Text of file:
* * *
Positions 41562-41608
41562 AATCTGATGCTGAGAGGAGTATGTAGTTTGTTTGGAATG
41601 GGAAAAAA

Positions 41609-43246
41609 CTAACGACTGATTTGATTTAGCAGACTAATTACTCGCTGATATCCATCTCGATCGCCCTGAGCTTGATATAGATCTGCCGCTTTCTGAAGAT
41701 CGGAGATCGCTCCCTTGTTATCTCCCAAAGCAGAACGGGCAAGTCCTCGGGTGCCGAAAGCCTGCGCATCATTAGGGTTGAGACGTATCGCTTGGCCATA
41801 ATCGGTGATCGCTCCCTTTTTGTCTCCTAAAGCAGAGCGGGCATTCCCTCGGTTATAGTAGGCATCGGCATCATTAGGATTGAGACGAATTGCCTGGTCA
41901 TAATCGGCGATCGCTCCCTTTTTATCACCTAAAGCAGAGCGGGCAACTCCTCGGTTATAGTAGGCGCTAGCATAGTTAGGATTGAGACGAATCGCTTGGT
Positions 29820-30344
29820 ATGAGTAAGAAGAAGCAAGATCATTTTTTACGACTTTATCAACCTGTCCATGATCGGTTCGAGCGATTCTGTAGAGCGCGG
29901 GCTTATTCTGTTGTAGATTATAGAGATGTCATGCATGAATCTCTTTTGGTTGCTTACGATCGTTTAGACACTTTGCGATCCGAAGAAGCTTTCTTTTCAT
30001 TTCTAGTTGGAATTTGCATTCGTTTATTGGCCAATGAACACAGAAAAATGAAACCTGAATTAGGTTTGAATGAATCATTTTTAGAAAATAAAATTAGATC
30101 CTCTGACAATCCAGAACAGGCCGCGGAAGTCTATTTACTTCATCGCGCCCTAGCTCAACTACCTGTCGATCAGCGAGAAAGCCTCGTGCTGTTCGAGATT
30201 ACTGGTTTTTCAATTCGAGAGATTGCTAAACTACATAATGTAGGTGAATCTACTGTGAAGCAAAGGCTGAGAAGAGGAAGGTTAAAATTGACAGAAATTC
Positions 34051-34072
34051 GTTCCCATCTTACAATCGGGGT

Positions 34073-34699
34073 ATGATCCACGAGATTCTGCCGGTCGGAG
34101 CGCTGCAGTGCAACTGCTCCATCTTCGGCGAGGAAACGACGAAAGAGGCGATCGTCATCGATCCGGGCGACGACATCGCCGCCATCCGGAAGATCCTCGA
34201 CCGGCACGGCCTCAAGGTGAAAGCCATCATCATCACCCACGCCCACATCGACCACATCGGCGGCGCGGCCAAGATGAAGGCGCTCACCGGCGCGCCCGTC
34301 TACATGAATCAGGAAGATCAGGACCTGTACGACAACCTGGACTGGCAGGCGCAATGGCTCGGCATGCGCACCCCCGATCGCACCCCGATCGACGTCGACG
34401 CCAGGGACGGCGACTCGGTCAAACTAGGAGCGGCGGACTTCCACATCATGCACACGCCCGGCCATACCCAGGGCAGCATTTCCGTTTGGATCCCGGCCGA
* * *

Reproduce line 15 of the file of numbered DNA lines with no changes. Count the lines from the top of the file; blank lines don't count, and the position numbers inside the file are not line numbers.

Positions 34051-34072